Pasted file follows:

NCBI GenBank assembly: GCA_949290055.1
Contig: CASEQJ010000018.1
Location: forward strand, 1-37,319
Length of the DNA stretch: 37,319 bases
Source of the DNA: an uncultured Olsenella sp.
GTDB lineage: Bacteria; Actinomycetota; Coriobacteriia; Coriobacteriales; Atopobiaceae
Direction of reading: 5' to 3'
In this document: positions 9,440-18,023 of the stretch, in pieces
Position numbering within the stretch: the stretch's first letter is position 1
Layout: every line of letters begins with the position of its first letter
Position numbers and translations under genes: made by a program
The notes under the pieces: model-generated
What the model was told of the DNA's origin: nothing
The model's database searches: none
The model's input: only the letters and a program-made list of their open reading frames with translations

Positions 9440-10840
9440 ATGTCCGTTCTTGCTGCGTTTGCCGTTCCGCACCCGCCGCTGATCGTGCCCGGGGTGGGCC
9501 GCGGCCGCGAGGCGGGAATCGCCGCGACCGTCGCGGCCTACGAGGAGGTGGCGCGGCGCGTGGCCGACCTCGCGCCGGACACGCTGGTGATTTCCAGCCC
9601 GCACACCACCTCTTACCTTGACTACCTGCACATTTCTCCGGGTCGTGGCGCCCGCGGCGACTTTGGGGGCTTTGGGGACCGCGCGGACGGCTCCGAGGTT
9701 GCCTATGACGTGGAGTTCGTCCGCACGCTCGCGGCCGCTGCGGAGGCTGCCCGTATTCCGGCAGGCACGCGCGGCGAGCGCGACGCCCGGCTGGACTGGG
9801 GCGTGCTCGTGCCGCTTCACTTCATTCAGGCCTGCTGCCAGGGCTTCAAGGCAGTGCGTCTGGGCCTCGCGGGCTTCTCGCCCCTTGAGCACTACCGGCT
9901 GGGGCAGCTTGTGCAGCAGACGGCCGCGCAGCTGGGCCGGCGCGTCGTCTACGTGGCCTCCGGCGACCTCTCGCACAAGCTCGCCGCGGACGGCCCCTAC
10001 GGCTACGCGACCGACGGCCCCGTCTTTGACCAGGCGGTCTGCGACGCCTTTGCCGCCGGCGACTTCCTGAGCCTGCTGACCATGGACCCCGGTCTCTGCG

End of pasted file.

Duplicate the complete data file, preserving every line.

NCBI GenBank assembly: GCA_949290055.1
Contig: CASEQJ010000018.1
Location: forward strand, 1-37,319
Length of the DNA stretch: 37,319 bases
Source of the DNA: an uncultured Olsenella sp.
GTDB lineage: Bacteria; Actinomycetota; Coriobacteriia; Coriobacteriales; Atopobiaceae
Direction of reading: 5' to 3'
In this document: positions 9,440-18,023 of the stretch, in pieces
Position numbering within the stretch: the stretch's first letter is position 1
Layout: every line of letters begins with the position of its first letter
Position numbers and translations under genes: made by a program
The notes under the pieces: model-generated
What the model was told of the DNA's origin: nothing
The model's database searches: none
The model's input: only the letters and a program-made list of their open reading frames with translations

Positions 9440-10840
9440 ATGTCCGTTCTTGCTGCGTTTGCCGTTCCGCACCCGCCGCTGATCGTGCCCGGGGTGGGCC
9501 GCGGCCGCGAGGCGGGAATCGCCGCGACCGTCGCGGCCTACGAGGAGGTGGCGCGGCGCGTGGCCGACCTCGCGCCGGACACGCTGGTGATTTCCAGCCC
9601 GCACACCACCTCTTACCTTGACTACCTGCACATTTCTCCGGGTCGTGGCGCCCGCGGCGACTTTGGGGGCTTTGGGGACCGCGCGGACGGCTCCGAGGTT
9701 GCCTATGACGTGGAGTTCGTCCGCACGCTCGCGGCCGCTGCGGAGGCTGCCCGTATTCCGGCAGGCACGCGCGGCGAGCGCGACGCCCGGCTGGACTGGG
9801 GCGTGCTCGTGCCGCTTCACTTCATTCAGGCCTGCTGCCAGGGCTTCAAGGCAGTGCGTCTGGGCCTCGCGGGCTTCTCGCCCCTTGAGCACTACCGGCT
9901 GGGGCAGCTTGTGCAGCAGACGGCCGCGCAGCTGGGCCGGCGCGTCGTCTACGTGGCCTCCGGCGACCTCTCGCACAAGCTCGCCGCGGACGGCCCCTAC
10001 GGCTACGCGACCGACGGCCCCGTCTTTGACCAGGCGGTCTGCGACGCCTTTGCCGCCGGCGACTTCCTGAGCCTGCTGACCATGGACCCCGGTCTCTGCG